Unrealistic Style Guide

A practical set of style conventions for assets, code, and other things in Unreal Engine 4. You can also read it on GitHub.


In the developer universe, there is an oft-cited mantra that there is no such thing as "good" or "bad" style. Instead, it has been said:

"Arguments over style are pointless. There should be a style guide, and you should follow it."

Rebecca Murphey

I disagree. Having come from a legal background, I can say with certainty that there is such a thing as good and bad style, just as there is good and bad writing. Indeed, quality lawyers spend their working lives trying to become better writers (until they become judges, at which point all writing skill and common sense goes out the window).

There are sentences, words, and formats that convey meaning well, and then there are sentences, words, and formats that obfuscate, confuse, and mislead. The same can be said for software development. After all, the end user is the same in each domain: human. As humans building for other humans (including ourselves), the empathetic thing to do is to maintain good style to the extent we can.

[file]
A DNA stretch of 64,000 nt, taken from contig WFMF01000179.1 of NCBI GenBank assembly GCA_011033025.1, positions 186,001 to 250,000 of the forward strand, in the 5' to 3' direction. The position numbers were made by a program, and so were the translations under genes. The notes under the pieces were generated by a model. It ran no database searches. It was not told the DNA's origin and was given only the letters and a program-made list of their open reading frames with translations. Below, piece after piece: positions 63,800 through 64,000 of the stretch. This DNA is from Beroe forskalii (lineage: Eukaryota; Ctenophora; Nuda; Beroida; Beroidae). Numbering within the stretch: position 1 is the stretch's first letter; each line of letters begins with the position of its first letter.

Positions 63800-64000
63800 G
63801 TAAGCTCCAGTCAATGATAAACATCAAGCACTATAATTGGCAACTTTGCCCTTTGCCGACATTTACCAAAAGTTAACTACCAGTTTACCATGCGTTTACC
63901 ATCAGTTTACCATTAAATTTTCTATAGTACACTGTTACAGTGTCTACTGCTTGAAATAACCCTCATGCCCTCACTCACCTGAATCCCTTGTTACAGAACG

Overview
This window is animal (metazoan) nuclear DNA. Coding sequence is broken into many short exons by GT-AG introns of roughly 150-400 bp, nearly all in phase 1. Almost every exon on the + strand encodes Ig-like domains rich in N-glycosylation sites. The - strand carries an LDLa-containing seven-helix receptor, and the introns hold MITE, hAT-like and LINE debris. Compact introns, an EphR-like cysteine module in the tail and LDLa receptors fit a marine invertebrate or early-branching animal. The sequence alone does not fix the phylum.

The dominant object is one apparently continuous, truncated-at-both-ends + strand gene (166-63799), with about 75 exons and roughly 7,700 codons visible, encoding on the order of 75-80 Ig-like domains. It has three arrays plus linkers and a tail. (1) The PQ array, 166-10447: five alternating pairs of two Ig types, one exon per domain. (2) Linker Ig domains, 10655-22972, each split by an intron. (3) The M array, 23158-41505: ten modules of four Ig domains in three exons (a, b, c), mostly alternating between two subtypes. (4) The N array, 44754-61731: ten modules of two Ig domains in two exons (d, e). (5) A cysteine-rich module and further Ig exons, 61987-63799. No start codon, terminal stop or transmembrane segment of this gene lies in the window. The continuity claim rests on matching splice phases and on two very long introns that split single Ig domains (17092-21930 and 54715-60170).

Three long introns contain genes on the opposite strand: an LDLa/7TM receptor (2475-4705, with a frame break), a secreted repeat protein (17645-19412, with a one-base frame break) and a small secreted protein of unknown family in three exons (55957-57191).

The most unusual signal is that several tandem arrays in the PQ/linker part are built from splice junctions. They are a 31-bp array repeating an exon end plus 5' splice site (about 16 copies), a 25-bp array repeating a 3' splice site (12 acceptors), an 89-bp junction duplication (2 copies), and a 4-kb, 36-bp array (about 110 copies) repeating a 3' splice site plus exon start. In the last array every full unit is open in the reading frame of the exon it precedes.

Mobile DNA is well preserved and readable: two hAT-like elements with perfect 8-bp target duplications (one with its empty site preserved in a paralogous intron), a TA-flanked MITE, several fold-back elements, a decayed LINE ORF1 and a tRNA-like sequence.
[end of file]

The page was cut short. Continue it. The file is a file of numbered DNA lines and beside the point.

With that said, the following style rules are designed as a lowest common denominator. Each project, like each essay or brief, will have its own unique classes and logical structure that defy one-size-fits-all classification. However, each project should strive to follow these basic guidelines. (Thanks are due to Michael Allar for creating the Gamemakin UE4 Style Guide, which served as the inspiration for this style guide.)